preservation & restoration
Preservation and restoration are closely intertwined disciplines. The goal is always to preserve and conserve original fabric and detail as part of the historic record. Much of what architects, preservation / restoration contractors, and homeowners decide is based on the extant physical record. Where preservation of materials and details is not feasible, restoration and duplication come into play. Owners of historic properties are really guardians or caretakers. Those of us in the field owe a responsibility certainly to the owner, but an equal responsibility to the structure lest some of its integrity is lost.
Disassembly & moving
One method of preserving a building is to move it from one site to another. This process involves painstaking documentation and labeling of each piece so that it can be reassembled at its destination. The Performing Arts Barn at Roger Williams University was one such project. At far right, a small post-and-beam Gambrel was disassembled.
With any structural system, whether post and beam or stick built (conventional studs and framing), failure of elements can occur over time. When this happens, non-structural elements take on some of the load-bearing typically isolated to the framing. It is important to hire people who understand this and have "an old house soul". It is also helpful to note that in spite of appearances, sometimes older structures have weathered a lot of severe storms and withstood the test of time in spite of their construction not being up to current building codes. This does not necessarily find them lacking.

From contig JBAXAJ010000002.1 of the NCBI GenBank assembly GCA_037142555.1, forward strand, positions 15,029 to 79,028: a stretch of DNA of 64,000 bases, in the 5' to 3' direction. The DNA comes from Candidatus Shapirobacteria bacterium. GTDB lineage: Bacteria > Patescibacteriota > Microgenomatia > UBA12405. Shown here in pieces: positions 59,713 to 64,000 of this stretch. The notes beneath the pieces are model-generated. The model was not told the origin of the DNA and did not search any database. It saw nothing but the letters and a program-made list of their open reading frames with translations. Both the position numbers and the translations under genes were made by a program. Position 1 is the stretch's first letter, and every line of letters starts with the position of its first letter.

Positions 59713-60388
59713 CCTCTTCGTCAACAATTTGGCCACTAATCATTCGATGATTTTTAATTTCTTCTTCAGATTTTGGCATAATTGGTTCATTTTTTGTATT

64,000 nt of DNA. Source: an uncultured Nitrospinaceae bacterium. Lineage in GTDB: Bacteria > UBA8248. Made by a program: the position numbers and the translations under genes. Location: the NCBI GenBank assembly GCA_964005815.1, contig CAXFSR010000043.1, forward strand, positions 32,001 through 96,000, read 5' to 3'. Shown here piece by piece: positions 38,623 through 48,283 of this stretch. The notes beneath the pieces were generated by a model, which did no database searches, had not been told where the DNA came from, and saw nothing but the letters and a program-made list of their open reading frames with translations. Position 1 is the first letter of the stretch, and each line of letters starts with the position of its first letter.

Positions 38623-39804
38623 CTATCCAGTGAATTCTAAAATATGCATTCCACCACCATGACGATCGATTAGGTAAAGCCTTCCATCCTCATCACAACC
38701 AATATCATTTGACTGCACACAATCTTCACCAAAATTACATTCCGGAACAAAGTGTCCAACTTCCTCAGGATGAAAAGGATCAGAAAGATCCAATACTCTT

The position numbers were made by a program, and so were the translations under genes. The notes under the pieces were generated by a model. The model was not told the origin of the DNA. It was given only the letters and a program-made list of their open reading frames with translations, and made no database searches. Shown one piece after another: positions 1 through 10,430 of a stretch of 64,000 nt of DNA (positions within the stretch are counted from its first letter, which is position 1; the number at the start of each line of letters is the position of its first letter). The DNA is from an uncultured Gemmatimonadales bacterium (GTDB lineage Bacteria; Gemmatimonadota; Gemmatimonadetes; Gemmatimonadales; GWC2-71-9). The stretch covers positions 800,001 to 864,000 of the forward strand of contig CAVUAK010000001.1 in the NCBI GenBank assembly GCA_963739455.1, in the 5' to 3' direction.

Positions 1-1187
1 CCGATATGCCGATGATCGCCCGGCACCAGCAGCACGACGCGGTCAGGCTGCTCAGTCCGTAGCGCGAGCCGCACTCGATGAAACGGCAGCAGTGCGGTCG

the willett free library
This small neighborhood library (1903) required modifications to its floor plan in order to facilitate lectures and film showings as well as make the entire structure handicap accessible. Two small ells were removed, the footprint squared up, historic details either preserved or recreated. The working fireplace was brought into code compliance, chimney top rebuilt, some windows restored, and new handicap ramp and back porch added. New HVAC systems, handicap bathroom, kitchenette, computer stations, and librarian's work center, moveable stacks, projector and sound systems fitted. This project won honors from Preserve Rhode Island.
Broadwall Farm (1775) is a working farm in rural Rhode Island where thoroughbred horses and beef cattle are raised. Originally hired to evaluate the systems and overall condition of the house, we were then hired to do the work. New copper roof, clapboards, window restoration, elimination of nonconforming elements, new additions, conversion of the heating system from steam to hot water utilizing existing radiators and piping, new kitchen with fireplace, new master bathroom, office and vestibule with antiqued stone floor, new electrical system, plaster and paint as necessary inside and out, numerous other details. When we discovered original wall stenciling, we worked with Historic Preservation students from Roger Williams University to undergo a thorough evaluation, eventually preserving the stencils on one wall and reproducing it on adjoining walls.